1 dead, 3 wounded in shooting at Ariz. college
Authorities said the shooting started as a fight between two students
By Felicia Fonseca
FLAGSTAFF, Ariz. — An overnight confrontation between two groups of students escalated into gunfire Friday when a freshman at Northern Arizona University killed one person and wounded three others, authorities said.
University police chief Gregory T. Fowler identified the shooter as 18-year-old Steven Jones and said he used a handgun in the shootings at about 1:20 a.m. Friday.
"This is not going to be a normal day at NAU," said school President Rita Cheng. "Our hearts are heavy."
She called it an isolated and unprecedented incident and said classes would go on as scheduled Friday.
The parking lot where the shooting happened is just outside Mountain View Hall dormitory on the Flagstaff campus, which provides housing for many of the campus' sororities and fraternities.
Iowa City, Iowa-based Delta Chi Fraternity said Delta Chi members were involved, but Executive Director Justin Sherman said in the statement that the organization doesn't have detailed information about the identity of the victims.
Freshman Cameron Sands, 18, said he had pledged a fraternity and was supposed to move into Mountain View Hall on Friday.
"It's crazy. You don't think this stuff happens. When I think of Flagstaff, I think safety," he said.
Sands, who did not sign up for text alerts from the university, said he learned of the shooting in a phone call from his mother.
The gate to the dorm's main entrance was closed Friday, and police had the surrounding area taped off.
Student Maria Gonzalez told The Associated Press that she at first suspected firecrackers.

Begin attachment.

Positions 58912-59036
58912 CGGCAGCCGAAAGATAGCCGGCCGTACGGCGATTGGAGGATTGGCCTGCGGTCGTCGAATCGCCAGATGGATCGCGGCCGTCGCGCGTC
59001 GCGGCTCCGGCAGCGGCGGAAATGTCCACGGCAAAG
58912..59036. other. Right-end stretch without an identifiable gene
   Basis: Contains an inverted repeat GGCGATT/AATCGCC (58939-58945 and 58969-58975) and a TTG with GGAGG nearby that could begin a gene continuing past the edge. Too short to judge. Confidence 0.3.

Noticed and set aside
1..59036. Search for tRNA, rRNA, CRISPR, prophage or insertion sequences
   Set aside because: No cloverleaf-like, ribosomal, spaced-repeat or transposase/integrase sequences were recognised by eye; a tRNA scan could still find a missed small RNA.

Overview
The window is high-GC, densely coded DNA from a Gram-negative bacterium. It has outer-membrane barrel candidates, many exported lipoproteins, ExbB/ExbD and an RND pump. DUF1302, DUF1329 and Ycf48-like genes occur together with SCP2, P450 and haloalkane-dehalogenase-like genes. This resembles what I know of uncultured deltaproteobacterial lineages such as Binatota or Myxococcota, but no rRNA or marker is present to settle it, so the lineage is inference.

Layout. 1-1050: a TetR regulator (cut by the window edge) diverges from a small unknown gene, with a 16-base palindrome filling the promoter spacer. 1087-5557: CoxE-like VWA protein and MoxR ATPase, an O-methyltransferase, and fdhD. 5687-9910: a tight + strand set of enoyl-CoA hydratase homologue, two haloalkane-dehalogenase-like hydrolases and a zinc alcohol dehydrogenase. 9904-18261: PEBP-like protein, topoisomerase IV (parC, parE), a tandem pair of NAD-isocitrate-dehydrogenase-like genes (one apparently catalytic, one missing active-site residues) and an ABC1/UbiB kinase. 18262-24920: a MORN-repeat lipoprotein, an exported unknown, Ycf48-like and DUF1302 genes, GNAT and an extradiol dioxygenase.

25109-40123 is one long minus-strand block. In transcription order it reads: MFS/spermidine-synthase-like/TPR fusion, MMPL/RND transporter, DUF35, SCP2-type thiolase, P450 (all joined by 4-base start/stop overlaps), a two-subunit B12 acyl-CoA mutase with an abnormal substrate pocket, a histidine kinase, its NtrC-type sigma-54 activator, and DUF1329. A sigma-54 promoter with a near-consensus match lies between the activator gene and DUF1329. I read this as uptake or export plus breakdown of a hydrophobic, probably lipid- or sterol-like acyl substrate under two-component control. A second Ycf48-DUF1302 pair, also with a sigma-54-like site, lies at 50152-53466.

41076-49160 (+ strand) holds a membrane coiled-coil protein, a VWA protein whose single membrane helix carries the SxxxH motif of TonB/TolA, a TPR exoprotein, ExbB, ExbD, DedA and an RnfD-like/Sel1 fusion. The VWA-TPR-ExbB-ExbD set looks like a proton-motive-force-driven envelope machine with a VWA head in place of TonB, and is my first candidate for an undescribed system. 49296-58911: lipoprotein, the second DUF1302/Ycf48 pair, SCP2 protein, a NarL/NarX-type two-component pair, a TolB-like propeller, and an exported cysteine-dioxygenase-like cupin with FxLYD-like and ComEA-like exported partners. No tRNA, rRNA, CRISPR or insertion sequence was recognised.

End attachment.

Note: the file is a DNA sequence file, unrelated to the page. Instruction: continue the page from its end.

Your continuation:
"I was studying for an exam so I looked out the window and see two people running, and that's when I realized they weren't fireworks they were actually gunshots," she said.
Mountain View Hall is home to many of the campus' sororities and fraternities, according to the school's website.
Brown said the wounded were taken to Flagstaff Medical Center, which said it couldn't release any information on conditions.
Arizona political leaders voiced support for the university and surrounding community, with Gov. Doug Ducey calling the shooting heartbreaking. He said the state stands ready to help in the investigation and response.
Congresswoman Ann Kirkpatrick, who lives in Flagstaff, said her heart was hurting, but expressed confidence that the city "will only grow stronger in difficult moments like these."
Both university and Flagstaff police are investigating.
The Flagstaff shooting comes on the same day that President Barack Obama is scheduled to visit Roseburg, Oregon, where eight students and a teacher were shot and killed last week at Umpqua Community College. The gunman in the Oregon shooting wounded nine others before turning the gun on himself.
NAU is a four-year public university that has more than 25,000 total undergraduate students at the campus in Flagstaff, a city about three hours north of Phoenix that is surrounded by mountains and ponderosa pines.
Copyright 2015 The Associated Press